No, just the jobs my wife and I have.
We have tried the side hustle thing before (see money mistakes below). At this point, we’re not really interesting in trading our free time for more money.
What is your annual spending?
This is where we start to fall down. We’ve never tracked annual spending.
It’s only been the last couple of years where I’ve started to track my overall savings rate. The best I could do here is take income minus savings and assume everything else is spent.
The reality is that some cash builds up in checking and savings accounts, but we have the bad habit of spending that in chunks.
What are the main categories (expenses) this spending breaks into?
I suppose we have all the same categories that others do. We just don’t track this closely enough. I know, bad right….
Do you have a budget? If so, how do you implement it?
As evidenced above, this is where I stink.
I wish we were better at this, but our income has generally allowed us to skate by without worrying too much.
What percentage of your gross income do you save and how has that changed over time?
I’ve only tracked with accurately for the last 3 years or so.
- 2016: 23%
- 2017: 23%
- 2018: 28%
- 2019: 29%
The percentages were much lower when I was younger. In my 20’s I would guess it was somewhere around 8%. In my 30’s it ranged from 12-15%.
What is your favorite thing to spend money on/your secret splurge?
We have a weakness for semi-high end cars.
Currently we have a 2019 Jeep Wrangler Unlimited Sahara. Believe it or not, that comes in at over $52k. To combat that we have recently gone down to a single vehicle.
Since we live in a cold climate our other splurge is too travel somewhere warm (think Caribbean) for a week in the winter months. We do this just about every year.
What is your investment philosophy/plan?
I have always been aggressive with my allocation.
Unfortunately, for me being in IT, I was heavily invested in internet companies during the dot-com bust.
I also was in positions that lost 50% during the great recession. I didn’t change a thing and was completely recovered in about 18 months.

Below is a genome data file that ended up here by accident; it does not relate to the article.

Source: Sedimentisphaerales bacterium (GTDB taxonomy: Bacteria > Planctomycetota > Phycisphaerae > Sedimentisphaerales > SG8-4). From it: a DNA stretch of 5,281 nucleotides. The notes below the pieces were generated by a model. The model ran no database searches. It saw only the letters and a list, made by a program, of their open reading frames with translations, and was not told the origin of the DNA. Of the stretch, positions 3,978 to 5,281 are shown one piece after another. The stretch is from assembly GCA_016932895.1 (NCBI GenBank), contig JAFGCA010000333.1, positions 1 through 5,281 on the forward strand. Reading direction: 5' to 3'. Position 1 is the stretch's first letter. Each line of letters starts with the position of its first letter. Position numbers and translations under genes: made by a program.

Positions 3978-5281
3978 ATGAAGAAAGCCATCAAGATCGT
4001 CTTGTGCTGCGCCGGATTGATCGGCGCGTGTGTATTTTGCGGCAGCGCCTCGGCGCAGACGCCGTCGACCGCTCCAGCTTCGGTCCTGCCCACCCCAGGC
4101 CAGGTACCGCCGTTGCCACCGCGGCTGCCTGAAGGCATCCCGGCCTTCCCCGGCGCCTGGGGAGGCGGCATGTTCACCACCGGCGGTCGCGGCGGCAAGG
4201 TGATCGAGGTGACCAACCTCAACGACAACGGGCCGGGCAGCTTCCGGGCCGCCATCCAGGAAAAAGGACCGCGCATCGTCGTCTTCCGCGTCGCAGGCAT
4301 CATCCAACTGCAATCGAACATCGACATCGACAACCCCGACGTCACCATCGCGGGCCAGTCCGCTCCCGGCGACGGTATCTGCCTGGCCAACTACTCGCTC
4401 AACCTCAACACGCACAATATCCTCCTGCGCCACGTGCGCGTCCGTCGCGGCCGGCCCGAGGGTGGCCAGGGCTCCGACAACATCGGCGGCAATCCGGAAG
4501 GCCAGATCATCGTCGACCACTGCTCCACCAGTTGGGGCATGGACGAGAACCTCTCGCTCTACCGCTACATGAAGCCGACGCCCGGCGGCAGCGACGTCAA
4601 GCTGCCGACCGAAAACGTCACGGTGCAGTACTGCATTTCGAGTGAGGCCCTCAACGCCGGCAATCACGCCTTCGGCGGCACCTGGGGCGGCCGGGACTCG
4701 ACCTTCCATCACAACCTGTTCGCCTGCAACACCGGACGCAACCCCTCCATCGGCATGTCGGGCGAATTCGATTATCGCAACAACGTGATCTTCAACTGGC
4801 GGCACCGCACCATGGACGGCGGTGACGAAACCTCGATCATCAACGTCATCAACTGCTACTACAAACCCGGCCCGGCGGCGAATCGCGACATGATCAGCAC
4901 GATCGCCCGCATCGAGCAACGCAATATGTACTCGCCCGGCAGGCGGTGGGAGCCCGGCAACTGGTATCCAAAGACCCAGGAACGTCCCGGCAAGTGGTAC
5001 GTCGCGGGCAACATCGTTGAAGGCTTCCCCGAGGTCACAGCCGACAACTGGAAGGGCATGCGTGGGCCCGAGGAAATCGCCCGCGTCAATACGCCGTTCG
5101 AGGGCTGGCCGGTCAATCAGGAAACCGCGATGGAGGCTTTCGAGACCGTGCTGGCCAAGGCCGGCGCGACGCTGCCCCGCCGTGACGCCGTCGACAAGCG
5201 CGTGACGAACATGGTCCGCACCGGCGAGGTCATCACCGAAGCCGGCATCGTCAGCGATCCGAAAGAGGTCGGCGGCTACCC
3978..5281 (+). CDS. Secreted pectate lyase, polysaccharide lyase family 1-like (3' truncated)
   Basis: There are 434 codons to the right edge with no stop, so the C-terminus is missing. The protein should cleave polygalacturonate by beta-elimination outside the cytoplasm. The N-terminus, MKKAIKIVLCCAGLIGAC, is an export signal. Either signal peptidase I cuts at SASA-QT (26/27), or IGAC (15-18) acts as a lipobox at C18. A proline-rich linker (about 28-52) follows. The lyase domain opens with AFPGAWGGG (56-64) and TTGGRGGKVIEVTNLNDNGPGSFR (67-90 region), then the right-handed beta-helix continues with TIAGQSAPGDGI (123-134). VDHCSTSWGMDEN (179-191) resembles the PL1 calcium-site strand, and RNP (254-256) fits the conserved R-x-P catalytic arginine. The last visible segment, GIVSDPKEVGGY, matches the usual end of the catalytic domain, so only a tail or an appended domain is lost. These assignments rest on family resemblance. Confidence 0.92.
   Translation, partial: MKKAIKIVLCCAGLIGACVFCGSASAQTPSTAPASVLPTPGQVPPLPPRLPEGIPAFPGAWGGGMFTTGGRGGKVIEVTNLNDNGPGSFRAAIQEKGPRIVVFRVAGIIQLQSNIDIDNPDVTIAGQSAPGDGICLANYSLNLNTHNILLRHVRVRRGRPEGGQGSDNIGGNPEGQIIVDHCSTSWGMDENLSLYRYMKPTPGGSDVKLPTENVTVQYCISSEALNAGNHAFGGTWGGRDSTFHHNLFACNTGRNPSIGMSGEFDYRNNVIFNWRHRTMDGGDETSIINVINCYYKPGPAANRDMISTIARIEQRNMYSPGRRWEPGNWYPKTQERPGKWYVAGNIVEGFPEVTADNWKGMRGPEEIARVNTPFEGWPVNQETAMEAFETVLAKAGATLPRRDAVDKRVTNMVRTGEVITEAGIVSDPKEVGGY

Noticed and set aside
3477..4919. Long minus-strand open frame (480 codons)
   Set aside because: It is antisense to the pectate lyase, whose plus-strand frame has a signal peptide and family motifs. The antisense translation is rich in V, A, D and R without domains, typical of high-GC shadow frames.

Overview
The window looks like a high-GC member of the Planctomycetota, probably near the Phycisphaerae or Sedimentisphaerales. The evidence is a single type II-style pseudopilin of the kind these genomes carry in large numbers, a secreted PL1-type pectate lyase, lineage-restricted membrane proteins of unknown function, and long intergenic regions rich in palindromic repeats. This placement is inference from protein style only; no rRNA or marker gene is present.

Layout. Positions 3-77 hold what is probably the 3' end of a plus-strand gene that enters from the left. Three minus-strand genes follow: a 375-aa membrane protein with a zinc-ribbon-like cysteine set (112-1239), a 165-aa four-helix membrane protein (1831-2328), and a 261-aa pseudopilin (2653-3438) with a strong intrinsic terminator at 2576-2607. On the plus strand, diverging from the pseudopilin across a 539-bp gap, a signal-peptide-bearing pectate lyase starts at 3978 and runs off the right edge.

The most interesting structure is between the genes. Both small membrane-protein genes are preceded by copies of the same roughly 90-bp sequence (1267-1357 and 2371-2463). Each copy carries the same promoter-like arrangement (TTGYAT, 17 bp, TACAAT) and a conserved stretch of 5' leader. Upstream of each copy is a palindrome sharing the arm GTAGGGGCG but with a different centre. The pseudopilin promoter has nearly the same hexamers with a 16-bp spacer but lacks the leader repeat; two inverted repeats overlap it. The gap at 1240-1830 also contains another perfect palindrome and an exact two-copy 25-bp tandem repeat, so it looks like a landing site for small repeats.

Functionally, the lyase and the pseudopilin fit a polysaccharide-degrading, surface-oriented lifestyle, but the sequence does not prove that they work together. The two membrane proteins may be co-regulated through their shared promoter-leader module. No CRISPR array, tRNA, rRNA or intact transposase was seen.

As I’ve gotten a little older and read more about asset allocation I’ve adjusted in recent years. My current plan is as follows:
- 30% US S&P 500
- 20% Developed International
- 10% US Treasuries
- 10% TIPS
- 10% REIT
- 7.5% Emerging markets
- 7.5% Small/Mid Cap
- 5% Gold
What has been your best investment?
Hmmmm. This would have required me to record all investments over the years. Something I didn’t do.
In general, I’d say my S&P 500 funds have likely performed the best over time.
What has been your worst investment?
Again, I don’t have records for all individual funds over the years. However, I can give one example of my silliness from back in about 2011.
I actually bought a share of bitcoin for ~$1,000. After watching it swing wildly for about a year I ended up dumping it for a small loss. It had finally dawned on me that this was crazy speculation and I didn’t want any part of it.
What’s been your overall return?
Another, hmmmm. I don’t really know, but if I had to guess I’d say 6-7% range.
How often do you monitor/review your portfolio?
I started tracking my investment totals (not individual investments) back in 2003.
I had a whopping $66k back then at the ripe old age of 31.
Since that point I’ve been recording my account values twice a month.
I know, too often, but it hasn’t spurred any panic buying or selling.
How did you accumulate your net worth?
I’ve taken the slow and steady approach. No windfalls, no inheritance, just sound, principled investing.
I’m by no means FI or ready to RE. I’ve always figured I need $2.5M for that. Having topped $1M, I know I’m on my way, now it’s just a matter of time.
What would you say is your greatest strength in the ESI wealth-building model (Earn, Save or Invest) and why would you say it’s tops?
I’m not setting the world on fire (no pun intended) with my savings rate.
And come to think of it, my investment returns haven’t been stellar either.
So, we go with Earn. A $240k household income in a low cost of living area is a nice luxury.
What road bumps did you face along the way to becoming a millionaire and how did you handle them?
I mentioned above we don’t have any side hustles. That wasn’t always the case.
While my wife runs her own business, she has always had the entrepreneurial bug. We tried several small businesses, including retail, in the 2000’s.
We always had partners, and it’s very difficult to maintain those relationships in struggling small businesses. In the end, we poured in countless hours and ended up losing $60-80k.
What are you currently doing to maintain/grow your net worth?
Mostly, set it and forget it…